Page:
Here too, fingers are pointed at the canton’s French neighbours, who are blamed for all the petty crimes committed on Geneva’s territory.

Generally speaking however, Switzerland is an incredibly safe place to live and Geneva ranks among the world’s safest cities. 

Safety in Switzerland: Which areas do Zurich residents avoid at night?

Hustle and bustle

The bulk of people who are present in Geneva during the day come here to work either from nearby Vaud or from nearby France  — the latter being convenient scapegoats for everything that is out of whack in Geneva.

Figures from Geneva’s statistical office (OCSTAT) indicate that well over 26,000 people commute to work in the city from Vaud, and over 90,000 from the French regions of Haute-Savoie and Ain.

A 2016 federal study found that Geneva has the highest amount of nighttime traffic noise in the entire country, with 60 percent of the population having their sleep disturbed. 

To sum up, with traffic jams, congestion, bad drivers and the French, Geneva may not be everyone’s idea of a paradise.

READ MORE: MAPS: The best commuter towns when working in Geneva

No space, no space at all

In the same official 2016 study comparing Swiss cities had a surprising revelation about Geneva – the overall lack of privacy or personal space. 

The city at the end of Lac Léman has the fewest number of people living in individual houses, as opposed to apartment blocks, and the largest number of homes comprising more than one person per room, found the study.

“Houses often offer a larger living area per person and a garden,” it said.

“Having enough room in a residence is important to preserve private life and to create a comfortable living environment. Overpopulation can lead to health problems or create problems for children at school.”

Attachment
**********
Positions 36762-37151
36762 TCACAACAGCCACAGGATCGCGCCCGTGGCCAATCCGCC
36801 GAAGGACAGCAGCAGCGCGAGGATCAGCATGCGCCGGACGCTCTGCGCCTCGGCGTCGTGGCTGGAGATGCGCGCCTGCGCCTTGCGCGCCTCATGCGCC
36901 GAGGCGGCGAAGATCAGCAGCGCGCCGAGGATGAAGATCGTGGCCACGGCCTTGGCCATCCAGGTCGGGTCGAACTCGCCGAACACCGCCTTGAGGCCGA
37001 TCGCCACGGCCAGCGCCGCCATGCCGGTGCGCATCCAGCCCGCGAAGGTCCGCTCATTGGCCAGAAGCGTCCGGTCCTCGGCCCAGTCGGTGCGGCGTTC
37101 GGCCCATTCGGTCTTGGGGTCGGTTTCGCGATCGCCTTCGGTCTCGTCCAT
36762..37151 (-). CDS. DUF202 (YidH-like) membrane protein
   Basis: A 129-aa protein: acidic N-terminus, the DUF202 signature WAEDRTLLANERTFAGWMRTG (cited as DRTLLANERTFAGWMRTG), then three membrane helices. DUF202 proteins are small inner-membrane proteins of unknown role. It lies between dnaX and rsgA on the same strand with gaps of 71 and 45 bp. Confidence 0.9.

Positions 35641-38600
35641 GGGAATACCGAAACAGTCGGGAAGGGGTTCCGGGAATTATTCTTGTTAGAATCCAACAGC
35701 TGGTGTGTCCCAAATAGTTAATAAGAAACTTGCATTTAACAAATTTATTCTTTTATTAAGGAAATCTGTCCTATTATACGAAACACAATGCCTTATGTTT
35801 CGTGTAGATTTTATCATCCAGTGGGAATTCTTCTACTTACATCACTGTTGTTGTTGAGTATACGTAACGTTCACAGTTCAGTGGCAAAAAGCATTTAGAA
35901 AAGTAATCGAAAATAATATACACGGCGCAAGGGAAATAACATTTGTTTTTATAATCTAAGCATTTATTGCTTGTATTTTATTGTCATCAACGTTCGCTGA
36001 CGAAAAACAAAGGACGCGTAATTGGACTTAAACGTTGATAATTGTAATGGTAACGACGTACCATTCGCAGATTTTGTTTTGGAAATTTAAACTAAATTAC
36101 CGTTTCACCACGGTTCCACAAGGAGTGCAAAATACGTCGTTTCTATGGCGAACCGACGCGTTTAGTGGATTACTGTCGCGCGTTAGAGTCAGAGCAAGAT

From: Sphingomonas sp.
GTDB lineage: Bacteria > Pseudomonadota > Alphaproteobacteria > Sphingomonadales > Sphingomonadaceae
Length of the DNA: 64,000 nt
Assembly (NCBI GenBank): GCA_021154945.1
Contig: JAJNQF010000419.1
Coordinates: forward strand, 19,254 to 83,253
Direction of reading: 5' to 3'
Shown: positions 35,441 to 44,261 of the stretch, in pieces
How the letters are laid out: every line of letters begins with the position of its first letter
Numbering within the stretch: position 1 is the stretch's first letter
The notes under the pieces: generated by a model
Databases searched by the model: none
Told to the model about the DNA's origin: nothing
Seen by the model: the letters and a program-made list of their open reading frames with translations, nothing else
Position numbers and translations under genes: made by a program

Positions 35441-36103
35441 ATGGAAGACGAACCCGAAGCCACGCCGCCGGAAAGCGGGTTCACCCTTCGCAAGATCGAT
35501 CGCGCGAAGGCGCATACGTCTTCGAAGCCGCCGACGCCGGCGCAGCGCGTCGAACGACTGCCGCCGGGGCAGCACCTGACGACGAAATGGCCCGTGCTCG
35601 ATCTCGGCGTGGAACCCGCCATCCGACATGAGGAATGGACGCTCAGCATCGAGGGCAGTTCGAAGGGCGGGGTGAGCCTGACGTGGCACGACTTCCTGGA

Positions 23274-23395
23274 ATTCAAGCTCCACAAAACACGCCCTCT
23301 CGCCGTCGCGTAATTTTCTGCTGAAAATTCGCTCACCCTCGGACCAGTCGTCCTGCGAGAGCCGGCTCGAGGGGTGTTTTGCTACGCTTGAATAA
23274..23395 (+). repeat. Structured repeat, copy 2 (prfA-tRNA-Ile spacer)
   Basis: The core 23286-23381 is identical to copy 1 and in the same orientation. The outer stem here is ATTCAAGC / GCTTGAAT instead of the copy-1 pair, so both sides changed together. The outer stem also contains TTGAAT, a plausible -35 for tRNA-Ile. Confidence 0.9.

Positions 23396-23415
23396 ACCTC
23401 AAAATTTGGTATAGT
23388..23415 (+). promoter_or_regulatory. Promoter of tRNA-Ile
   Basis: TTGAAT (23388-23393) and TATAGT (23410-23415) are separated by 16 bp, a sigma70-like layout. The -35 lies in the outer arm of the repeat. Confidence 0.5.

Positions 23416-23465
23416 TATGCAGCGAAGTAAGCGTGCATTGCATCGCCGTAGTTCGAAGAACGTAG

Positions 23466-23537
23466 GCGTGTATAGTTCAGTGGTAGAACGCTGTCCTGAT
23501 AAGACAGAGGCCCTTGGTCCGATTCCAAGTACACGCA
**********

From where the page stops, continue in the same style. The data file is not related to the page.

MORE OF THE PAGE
I’m so lonely, it’s just me only

A consequence of living in a town with a large number of international residents is a regular turnover of residents – which can lead to loneliness and feelings of isolation. 

Swiss citizenship ranks among the hardest to get which often means people come to Switzerland on a temporary basis, even if that temporary basis is two decades. 

In Geneva, where almost half of the residents are foreign, this is a particular problem. 

Loneliness is a common theme in Switzerland in general, with academic journal articles written on the phenomenon.

Local readers often tell us they struggle with loneliness in Switzerland, such as in this 2019 article

“The majority of Swiss are insular. They keep friends from childhood forever, don’t like change, and believe that their way of life is superior to most”, said one reader. 

‘It’s a lonely country to live in’: What you think about life in Switzerland

One further respondent, Magc, said that this could make Switzerland an isolated and lonely place to live in. 

“The Swiss tend to stick to other Swiss people and don’t like to include outsiders into their circles… As an expat from Canada, I don’t look foreign, but as soon as Swiss people speak to me in Swiss German, they hear my broken German and see that I can’t fully understand what they are saying and tend to not go further to communicate,” she said.